- This week, ZTE announced 5G network testing trials in Europe with Wind Tre and Orange, building on previous high-profile work with Telefonica and Telenet.
- Financial stability when compared with its European vendor counterparts could explain the success, but the story goes much deeper, including the right 5G strategy and targeted marketing.
This week, ZTE announced its Q3 2017 earnings. For the most part, the results weren’t too surprising. Revenues for the first nine months of 2017 were up (though down in Q3 2017 compared to 2016). Profits were up significantly. The company did not report on the geographic makeup of its revenues, but if they resembled the vendor’s mid-year results, it’s safe to assume that China continues to the biggest contributor to ZTE’s sales; it was ~60% of mid-year revenues and the most profitable of the reported regions.
So, when ZTE also announced new mobile broadband wins in Europe this week – Wind Tre and Orange – it was good news for the vendor. Diversification is something ZTE needs. Diversification in a relatively large market like Europe is even better. But, it does beg the question of how ZTE pulled this off. After years of trying to break into Europe, why the recent momentum?
- Stability in an Unstable Market. and how ZTE’s comparative success could be blamed on anything from its position in China to a broad product portfolio. Just as important, however, was the fact that telecom spending is in a period of weakness, impacting competitors and positioning ZTE as stable by comparison. As operators (in Europe oy anywhere else) look for 5G partners they can count on through the long-term, stability plays to ZTE’s favor.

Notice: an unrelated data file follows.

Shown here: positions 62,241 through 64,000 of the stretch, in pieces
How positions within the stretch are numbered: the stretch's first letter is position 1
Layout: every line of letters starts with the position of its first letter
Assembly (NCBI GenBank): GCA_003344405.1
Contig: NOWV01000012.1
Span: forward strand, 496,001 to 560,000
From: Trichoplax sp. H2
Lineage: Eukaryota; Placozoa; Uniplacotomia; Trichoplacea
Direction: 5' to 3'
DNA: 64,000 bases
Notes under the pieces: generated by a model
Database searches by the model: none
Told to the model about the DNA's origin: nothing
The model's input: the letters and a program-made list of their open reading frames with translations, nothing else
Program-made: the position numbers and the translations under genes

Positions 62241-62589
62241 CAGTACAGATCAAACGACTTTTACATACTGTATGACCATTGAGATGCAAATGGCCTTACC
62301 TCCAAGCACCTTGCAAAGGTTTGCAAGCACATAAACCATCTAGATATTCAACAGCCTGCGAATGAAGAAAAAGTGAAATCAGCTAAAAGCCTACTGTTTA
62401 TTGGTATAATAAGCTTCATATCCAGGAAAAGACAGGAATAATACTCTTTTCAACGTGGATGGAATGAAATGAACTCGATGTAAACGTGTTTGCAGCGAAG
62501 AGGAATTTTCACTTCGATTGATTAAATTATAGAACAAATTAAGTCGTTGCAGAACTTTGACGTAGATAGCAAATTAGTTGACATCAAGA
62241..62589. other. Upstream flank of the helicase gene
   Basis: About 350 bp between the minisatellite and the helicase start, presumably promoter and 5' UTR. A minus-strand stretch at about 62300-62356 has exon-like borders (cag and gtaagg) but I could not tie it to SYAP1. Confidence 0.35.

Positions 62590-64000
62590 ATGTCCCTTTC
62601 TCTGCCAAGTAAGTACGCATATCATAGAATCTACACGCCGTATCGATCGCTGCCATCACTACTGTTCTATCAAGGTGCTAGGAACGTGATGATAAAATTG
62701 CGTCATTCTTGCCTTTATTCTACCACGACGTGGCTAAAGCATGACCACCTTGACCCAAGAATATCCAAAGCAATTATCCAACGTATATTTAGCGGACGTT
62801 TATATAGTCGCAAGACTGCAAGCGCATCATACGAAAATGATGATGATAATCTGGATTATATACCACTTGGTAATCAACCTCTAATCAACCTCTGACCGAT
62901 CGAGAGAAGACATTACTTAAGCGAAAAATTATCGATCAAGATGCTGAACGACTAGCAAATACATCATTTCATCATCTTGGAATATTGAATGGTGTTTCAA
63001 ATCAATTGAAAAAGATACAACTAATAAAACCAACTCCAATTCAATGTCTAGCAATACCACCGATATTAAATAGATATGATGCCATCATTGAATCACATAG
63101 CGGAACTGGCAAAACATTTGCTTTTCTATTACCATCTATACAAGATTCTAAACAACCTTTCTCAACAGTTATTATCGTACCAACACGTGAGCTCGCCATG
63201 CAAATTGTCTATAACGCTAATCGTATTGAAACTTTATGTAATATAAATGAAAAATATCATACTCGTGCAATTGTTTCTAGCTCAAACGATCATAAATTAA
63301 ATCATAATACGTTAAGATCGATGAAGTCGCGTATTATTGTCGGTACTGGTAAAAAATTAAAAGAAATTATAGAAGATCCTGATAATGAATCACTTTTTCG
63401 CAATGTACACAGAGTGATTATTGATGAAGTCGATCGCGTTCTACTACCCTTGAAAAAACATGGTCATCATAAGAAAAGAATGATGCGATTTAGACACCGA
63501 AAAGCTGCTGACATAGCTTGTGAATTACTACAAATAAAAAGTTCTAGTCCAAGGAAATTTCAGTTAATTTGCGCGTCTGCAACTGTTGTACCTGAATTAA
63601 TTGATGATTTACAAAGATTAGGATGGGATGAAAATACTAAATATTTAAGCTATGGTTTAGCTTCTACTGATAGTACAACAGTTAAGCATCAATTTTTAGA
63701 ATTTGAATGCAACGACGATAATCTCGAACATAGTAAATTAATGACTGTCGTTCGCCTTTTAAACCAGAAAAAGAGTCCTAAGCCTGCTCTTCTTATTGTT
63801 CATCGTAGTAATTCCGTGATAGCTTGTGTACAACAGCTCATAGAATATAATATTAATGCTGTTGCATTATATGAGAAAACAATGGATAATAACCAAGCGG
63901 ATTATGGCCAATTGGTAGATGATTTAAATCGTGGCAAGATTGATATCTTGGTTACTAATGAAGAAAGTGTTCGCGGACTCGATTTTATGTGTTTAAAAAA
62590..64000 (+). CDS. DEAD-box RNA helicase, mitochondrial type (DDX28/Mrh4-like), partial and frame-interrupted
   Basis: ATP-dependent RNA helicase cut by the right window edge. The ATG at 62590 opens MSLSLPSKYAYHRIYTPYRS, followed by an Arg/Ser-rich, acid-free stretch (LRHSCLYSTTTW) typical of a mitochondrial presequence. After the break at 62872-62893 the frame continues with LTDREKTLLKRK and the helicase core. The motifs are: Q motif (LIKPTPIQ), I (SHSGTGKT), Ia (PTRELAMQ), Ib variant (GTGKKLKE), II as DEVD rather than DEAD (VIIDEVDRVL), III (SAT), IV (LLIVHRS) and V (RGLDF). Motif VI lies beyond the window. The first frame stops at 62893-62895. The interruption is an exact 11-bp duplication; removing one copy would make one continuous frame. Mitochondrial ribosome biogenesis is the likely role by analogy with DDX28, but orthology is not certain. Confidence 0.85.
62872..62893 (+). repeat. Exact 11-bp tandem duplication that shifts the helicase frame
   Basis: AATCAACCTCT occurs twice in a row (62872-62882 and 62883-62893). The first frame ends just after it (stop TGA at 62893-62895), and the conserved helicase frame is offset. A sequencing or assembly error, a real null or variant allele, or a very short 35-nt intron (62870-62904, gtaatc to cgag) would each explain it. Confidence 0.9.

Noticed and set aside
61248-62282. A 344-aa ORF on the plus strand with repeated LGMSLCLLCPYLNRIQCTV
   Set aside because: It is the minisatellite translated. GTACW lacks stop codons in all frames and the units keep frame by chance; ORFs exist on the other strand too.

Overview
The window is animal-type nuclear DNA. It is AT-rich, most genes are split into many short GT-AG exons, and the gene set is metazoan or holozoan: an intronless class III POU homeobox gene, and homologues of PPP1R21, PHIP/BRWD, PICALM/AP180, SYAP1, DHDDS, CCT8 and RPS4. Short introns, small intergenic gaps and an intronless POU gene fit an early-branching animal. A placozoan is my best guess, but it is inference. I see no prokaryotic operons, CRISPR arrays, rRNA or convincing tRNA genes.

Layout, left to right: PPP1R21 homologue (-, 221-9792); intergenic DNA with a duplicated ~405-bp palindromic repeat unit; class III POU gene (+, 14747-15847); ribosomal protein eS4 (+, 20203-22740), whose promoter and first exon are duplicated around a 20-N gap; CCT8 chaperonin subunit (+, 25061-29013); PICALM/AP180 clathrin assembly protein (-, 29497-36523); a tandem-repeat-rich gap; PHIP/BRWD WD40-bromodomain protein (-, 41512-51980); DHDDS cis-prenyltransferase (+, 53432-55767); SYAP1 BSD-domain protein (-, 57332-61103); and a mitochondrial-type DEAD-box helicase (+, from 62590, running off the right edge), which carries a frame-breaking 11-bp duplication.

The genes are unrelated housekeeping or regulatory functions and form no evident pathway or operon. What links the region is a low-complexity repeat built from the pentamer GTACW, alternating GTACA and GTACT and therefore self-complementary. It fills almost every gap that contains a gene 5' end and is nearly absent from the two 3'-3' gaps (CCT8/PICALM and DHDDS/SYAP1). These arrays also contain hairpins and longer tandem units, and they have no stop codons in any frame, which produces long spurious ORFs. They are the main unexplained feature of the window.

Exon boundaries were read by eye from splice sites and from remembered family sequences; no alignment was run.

- The Right Products (and Services). In our last set , ZTE was positioned as a market Leader. Why does that matter to 5G success? Because there are no 5G solutions yet. There are LTE solutions which will scale to support 5G in the future. Those include features like FD-MIMO support (linked recently to work with ). Beyond its RAN assets, though, ZTE’s recent push on services may be just as important. 5G, after all, has been positioned as an opportunity for service providers to transform the breadth of their networks and engage with new user constituencies in the process. They’ll obviously need help in doing so and a focus on new service offers – like the – sends a signal that ZTE is ready to help.
- European Marketing. ZTE’s Digital Operations launch took place at its Global User Congress in Brussels, an event where – not coincidentally – it played up its work with various European operators. While recent 5G-related wins might be newsworthy, they are far from isolated events. Every additional win, in turn, helps bolster ZTE’s visibility – particularly when accompanying events specifically aimed at evangelizing to the market.
Is any of these a “silver bullet,” accounting for ZTE’s success in Europe?
Probably not. No matter the financial difficulties its chief LTE rivals are facing, competition in the LTE and 5G spaces remains intense with differentiation on the product, marketing and service front often being fairly narrow. ZTE’s recent wins are more than just a happy coincidence, but it will need to keep fighting to maintain the momentum.